3. If you have to use the business account for personal reasons, for accounting purposes you now have a notes receivable to the business from yourself: this shows clear traceability that the business purchased something on behalf of you for personal use, and that it is a de-facto asset (i.e. a note receivable); you then pay back the note receivable. The net effect is the same (you still spend $X), but it clearly identifies which entity paid $X (you, or your business)

While this may sound like overkill, it is the only way to guarantee that income/expenses are allocated to the correct entity (i.e. you, or your business).

From a Canadian standpoint:

  • Use an RBC e-business account; this is a no-fee account for electronic only transactions, and minimal fees for non-electronic (e.g. cheque deposit at an ATM) transactions.
  • Incorporate. I shied away from incorporating originally, but it makes things so much easier from an accounting perspective.
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If it makes your finances easier, why not? My wife and I had his/hers/our since before we were married. I also have an account to handle transactions for my rental property, and one extra for PayPal use. I was paranoid to give out a checking account number with authorization for a third party to debit it, so that account has a couple hundred dollars, maximum. All this is just to explain that your finances should be arranged to simplify your life and make you comfortable.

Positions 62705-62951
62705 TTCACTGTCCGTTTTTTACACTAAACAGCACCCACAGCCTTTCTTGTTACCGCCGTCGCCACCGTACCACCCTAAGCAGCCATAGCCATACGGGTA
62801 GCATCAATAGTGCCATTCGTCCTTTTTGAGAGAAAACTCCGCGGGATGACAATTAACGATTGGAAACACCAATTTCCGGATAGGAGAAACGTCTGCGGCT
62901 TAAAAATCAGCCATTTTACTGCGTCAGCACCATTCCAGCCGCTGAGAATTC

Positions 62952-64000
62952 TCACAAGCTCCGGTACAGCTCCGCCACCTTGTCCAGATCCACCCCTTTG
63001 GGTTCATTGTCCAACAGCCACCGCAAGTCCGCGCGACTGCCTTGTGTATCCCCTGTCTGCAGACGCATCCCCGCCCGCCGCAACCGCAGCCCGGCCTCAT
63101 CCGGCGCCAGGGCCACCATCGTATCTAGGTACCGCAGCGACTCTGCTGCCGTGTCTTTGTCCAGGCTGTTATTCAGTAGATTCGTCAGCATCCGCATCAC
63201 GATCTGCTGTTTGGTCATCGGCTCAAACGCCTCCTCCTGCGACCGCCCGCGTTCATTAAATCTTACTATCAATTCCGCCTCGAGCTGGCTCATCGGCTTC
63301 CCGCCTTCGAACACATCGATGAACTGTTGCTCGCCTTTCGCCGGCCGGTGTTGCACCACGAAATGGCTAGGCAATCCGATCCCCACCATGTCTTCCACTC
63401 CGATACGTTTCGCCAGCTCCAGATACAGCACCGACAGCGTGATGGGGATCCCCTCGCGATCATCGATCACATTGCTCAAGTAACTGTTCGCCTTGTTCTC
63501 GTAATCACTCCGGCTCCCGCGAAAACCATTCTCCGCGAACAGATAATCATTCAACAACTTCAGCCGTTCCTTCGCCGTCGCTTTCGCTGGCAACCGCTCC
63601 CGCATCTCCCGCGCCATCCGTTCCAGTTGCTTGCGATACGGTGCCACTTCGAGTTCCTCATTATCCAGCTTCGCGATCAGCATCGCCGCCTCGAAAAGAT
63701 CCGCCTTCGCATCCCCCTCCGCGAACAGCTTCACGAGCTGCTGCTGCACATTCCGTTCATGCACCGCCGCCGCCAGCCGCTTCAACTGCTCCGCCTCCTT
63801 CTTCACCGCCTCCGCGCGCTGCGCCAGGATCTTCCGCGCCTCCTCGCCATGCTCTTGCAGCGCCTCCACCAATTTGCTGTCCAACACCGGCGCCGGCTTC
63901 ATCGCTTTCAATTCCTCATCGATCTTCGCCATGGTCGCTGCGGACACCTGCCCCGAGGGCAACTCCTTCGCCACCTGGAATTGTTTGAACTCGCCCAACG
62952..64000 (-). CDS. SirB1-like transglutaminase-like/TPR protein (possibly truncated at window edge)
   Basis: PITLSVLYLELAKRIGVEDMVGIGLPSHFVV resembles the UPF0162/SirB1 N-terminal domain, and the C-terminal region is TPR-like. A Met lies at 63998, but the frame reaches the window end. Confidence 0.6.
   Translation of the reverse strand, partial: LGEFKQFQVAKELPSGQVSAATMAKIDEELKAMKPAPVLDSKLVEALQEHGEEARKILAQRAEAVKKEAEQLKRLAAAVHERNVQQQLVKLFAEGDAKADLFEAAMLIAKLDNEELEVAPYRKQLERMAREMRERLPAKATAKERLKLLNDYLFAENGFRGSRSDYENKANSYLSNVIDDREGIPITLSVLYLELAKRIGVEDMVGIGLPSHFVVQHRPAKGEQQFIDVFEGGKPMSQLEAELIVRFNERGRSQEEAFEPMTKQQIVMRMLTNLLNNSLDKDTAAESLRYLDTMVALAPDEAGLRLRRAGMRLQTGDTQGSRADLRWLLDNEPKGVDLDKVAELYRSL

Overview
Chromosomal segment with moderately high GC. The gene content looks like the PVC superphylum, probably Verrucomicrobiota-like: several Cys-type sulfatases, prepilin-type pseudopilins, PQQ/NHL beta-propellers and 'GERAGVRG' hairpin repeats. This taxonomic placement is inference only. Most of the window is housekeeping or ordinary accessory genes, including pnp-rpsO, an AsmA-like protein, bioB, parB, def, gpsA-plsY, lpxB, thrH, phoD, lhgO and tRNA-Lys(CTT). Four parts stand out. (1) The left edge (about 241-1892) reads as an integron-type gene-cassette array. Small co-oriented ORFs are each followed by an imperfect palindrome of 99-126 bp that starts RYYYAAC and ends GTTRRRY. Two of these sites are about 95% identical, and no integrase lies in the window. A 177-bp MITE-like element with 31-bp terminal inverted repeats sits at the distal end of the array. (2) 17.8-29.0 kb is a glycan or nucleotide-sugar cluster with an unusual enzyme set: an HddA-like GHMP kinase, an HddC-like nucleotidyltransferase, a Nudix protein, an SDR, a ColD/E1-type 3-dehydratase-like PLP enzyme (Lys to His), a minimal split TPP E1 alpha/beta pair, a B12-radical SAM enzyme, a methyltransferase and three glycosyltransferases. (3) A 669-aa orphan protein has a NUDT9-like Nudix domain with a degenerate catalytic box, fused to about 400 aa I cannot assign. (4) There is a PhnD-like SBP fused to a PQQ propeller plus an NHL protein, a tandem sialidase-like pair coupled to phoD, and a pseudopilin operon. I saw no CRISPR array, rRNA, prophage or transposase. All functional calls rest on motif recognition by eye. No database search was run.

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When I was younger I had a problem with Washington Mutual. Someone had deposited a check in to my account then ran my account negative with a "dupe" of my debit card. WaMu tied up my account for three months while they investigated because it wasn't simply a debit card fraud issue, this was check fraud (so they claimed). At the time all the money I had in the world was in that account and the ordeal was extremely disruptive to my life. Since the, I never spend on my debit card(s) and I keep more than one checking account to disperse the risk and avoid disruption in the event anything ever happens again.

Now one of the accounts contains just enough money (plus a small buffer) to pay my general monthly expenses and the other is my actual checking account.

There's no harm in having more than one checking account and if you think it will enhance your finances, do it. Though, there's no reason to get a business account unless you've actually formed a business.